There are plenty of people that say the main reason why they filed for bankruptcy was because of their divorce. Is this the right choice?
Depending on where you live, your debt, the amount of property you have, and the types of bankruptcy, it might be in your best interest to file for bankruptcy ahead of the divorce.
This is an important decision to make and one you need to seriously consider. Read the following information and weigh your options before deciding what should come first: filing for divorce or filing for bankruptcy.
The Costs of Filing for Bankruptcy and Divorce
Whether your file for bankruptcy individually or jointly, you are going to spend the same amount either way. As a couple, if you intend to eventually file for divorce, it’s best to jointly file for bankruptcy ahead of time. This way you will save on additional court fees.
Another thing to consider is hiring a bankruptcy attorney. If you jointly file for bankruptcy, your attorney fees will be much less than if you were to do this on an individual basis.
It’s best to let the bankruptcy attorney know that you do intend to file for divorce. It’s smart to get this out in the open in case there is a potential conflict of interest if you both share the same attorney. Sharing this information ahead of time makes it much easier to help the attorney decide how to proceed.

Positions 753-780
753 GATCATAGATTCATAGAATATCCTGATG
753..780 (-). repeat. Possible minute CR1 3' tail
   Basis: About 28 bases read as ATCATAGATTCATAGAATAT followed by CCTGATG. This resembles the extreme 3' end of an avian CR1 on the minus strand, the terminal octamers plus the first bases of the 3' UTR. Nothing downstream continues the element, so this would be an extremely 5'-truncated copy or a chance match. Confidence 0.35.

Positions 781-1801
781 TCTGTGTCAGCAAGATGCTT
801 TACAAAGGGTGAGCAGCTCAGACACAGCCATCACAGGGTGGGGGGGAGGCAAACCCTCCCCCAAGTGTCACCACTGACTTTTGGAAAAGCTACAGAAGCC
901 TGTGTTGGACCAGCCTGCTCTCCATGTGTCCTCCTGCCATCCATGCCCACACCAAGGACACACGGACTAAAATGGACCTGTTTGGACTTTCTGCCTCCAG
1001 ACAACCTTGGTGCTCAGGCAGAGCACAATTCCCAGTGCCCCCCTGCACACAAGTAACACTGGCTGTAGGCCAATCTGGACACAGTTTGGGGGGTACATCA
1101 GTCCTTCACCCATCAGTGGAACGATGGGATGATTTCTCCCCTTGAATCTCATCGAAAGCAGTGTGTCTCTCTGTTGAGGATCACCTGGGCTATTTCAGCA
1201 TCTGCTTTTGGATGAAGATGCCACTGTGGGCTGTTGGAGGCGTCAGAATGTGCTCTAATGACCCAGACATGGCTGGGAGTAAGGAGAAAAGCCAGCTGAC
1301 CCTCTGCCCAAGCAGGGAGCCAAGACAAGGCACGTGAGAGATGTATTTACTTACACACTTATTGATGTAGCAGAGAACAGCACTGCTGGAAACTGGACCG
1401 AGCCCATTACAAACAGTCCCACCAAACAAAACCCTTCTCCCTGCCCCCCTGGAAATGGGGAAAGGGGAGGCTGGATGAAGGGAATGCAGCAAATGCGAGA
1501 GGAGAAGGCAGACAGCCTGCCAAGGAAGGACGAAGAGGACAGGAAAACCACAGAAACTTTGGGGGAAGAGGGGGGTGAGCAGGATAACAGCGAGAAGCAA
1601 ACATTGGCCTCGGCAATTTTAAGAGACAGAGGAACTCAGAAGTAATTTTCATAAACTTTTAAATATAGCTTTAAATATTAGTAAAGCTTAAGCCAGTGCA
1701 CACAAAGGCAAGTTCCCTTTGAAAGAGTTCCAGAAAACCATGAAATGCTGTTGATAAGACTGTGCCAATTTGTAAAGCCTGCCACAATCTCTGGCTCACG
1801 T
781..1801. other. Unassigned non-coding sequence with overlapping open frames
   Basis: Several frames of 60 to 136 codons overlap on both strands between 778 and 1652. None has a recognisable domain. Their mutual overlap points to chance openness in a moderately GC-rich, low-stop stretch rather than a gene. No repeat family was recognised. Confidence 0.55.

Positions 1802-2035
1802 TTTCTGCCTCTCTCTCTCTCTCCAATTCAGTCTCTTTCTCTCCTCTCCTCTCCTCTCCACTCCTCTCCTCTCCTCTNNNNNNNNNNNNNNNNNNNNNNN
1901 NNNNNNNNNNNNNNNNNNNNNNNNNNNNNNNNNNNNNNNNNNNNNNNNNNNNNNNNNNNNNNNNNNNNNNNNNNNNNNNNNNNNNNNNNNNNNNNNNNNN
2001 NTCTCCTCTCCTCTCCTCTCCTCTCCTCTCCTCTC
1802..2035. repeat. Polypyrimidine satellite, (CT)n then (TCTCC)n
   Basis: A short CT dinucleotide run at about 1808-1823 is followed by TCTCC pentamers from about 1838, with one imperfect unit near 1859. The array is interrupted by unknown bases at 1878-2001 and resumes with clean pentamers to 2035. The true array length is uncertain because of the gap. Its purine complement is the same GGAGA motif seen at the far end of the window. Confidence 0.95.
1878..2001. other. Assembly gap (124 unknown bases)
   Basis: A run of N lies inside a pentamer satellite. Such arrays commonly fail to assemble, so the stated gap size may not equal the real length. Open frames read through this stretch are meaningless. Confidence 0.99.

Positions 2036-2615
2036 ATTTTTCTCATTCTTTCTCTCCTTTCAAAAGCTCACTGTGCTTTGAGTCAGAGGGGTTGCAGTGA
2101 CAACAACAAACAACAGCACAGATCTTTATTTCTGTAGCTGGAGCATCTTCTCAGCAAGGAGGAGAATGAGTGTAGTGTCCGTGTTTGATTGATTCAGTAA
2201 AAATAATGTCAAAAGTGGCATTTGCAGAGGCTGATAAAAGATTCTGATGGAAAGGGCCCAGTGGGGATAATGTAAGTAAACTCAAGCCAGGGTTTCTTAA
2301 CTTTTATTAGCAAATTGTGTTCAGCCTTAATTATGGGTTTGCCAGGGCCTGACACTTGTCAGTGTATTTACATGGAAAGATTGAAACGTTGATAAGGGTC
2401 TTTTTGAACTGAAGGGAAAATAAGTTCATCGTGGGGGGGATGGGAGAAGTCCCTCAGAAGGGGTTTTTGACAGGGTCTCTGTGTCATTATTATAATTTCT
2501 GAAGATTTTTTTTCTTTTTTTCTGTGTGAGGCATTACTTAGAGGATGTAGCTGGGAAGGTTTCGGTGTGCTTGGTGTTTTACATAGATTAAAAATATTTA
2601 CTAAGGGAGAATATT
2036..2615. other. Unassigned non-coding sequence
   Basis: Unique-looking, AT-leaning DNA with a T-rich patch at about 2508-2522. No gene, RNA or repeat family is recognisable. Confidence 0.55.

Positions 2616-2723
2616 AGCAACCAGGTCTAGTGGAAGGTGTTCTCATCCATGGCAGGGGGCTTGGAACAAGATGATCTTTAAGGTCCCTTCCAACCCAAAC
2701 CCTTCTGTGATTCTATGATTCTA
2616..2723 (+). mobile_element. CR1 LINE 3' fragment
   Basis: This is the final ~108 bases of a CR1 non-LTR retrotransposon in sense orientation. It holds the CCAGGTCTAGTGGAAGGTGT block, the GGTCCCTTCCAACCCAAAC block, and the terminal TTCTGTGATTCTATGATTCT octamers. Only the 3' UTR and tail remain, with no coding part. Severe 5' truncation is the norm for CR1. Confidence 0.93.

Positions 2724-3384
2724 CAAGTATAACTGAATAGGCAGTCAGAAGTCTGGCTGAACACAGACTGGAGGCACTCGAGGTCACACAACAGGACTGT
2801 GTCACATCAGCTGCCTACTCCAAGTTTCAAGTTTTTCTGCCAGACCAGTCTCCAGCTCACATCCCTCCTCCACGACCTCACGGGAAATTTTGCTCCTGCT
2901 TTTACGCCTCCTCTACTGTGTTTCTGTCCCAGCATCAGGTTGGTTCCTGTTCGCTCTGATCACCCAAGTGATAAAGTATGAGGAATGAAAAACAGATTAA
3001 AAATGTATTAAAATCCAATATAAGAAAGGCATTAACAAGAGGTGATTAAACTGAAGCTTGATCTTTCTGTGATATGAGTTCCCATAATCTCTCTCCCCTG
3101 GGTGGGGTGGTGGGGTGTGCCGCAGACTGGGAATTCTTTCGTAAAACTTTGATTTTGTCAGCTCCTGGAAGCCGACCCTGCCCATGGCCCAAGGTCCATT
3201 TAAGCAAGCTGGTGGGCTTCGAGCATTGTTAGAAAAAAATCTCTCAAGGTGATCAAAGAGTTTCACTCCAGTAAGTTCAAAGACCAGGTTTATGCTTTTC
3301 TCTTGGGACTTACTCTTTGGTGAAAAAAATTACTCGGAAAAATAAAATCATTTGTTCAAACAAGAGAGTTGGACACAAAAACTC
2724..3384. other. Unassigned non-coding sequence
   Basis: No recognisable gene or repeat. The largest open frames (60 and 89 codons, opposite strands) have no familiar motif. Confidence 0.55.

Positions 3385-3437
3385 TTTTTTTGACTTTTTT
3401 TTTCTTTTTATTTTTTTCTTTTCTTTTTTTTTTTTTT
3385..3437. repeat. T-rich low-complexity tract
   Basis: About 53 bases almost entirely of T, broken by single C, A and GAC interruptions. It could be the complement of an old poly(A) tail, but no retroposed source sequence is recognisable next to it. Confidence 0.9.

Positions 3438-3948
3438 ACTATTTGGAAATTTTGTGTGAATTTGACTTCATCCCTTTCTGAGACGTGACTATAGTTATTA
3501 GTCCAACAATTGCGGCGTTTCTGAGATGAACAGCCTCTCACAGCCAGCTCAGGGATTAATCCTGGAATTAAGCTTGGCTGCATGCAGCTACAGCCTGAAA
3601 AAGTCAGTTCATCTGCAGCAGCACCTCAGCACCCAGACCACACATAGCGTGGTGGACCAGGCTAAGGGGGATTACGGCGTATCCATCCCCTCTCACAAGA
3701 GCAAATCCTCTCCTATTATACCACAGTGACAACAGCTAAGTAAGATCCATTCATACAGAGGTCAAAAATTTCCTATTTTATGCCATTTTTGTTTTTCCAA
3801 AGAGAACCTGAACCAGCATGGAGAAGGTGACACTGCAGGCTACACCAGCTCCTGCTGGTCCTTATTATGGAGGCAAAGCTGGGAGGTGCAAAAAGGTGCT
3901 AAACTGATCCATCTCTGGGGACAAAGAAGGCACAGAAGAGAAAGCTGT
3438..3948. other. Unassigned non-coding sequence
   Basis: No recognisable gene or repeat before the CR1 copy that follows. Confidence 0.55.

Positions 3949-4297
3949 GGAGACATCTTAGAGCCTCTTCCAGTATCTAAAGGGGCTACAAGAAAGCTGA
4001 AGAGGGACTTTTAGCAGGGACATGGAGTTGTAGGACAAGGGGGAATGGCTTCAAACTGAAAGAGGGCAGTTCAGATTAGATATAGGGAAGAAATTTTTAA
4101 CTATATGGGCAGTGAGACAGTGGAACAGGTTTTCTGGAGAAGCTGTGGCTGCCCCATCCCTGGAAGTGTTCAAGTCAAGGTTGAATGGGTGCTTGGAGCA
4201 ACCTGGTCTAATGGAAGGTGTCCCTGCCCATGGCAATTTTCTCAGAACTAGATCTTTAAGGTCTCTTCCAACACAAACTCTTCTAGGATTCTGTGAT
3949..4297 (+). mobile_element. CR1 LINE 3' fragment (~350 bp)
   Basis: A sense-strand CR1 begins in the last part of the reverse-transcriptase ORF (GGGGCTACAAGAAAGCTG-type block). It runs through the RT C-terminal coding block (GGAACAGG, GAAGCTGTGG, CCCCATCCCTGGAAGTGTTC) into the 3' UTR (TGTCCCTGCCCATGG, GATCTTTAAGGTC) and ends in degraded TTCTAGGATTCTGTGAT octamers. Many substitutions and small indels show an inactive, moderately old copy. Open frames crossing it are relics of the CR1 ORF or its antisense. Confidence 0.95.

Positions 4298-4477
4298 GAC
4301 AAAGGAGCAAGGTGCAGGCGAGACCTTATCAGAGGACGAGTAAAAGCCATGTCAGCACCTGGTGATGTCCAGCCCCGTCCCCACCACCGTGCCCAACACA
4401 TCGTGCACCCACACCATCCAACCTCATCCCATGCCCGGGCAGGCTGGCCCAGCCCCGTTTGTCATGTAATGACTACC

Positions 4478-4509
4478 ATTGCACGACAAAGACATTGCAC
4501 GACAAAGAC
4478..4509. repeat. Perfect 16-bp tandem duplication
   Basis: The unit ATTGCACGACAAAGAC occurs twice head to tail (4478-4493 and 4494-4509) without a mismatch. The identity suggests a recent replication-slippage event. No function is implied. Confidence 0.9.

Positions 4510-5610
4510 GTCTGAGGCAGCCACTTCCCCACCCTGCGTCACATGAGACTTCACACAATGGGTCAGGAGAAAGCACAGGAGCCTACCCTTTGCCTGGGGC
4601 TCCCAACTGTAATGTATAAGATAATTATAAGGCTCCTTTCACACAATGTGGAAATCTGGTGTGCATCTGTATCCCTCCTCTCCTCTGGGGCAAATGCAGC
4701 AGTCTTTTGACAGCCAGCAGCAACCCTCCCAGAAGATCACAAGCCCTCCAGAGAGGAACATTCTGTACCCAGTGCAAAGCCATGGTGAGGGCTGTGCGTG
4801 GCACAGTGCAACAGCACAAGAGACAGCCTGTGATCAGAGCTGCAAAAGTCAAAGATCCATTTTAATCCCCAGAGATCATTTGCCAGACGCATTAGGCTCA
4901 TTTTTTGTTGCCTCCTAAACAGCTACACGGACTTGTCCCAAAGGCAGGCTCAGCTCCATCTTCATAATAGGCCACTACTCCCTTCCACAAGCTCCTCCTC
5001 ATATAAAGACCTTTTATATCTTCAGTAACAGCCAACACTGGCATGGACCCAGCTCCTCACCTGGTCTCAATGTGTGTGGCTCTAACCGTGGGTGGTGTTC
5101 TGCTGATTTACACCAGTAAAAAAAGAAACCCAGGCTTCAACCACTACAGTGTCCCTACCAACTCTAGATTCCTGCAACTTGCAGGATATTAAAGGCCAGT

Simplifying Debt and Property Division
Another advantage to filing for bankruptcy prior to a divorce is simplifying potential debt and property division issues that you might face during this difficult time.
Chapter 7 bankruptcy is based around liquidation. It’s a quick way to file for bankruptcy, and the process typically only takes a few months. It can be completed quickly prior to a divorce.
On the other hand, chapter 13 bankruptcy is often dragged out over many years. In fact, the process will typically take between 3 to 5 years. With Chapter 13 bankruptcy, you will still have to pay back some debts, and in other cases, you’ll have to pay back all of your debts, based on the repayment plan put in place during the proceedings.
So, if you plan to file jointly prior to your divorce, filing Chapter 7 bankruptcy is the best way to go. And on the other hand, if you intend to file Chapter 13 bankruptcy, it’s probably best to file for divorce first and then individually file for Chapter 13 bankruptcy when you are no longer legally connected to one another.
Figuring out which debt or debts belong to each spouse is often an expensive process to undergo during a divorce. And it’s very time-consuming as well.
If you have a loan together, you can also get the help of a professional like Swoosh with both refinancing and counseling.
Instead of going through the pain and suffering of debt allocation during the divorce, it’s easiest to liquidate your debts entirely by jointly filing for Chapter 7 bankruptcy before initiating any divorce proceedings.
Divorce counseling is an excellent option if you’re uncertain about your options and need expert help. Do not hesitate to seek help when needed.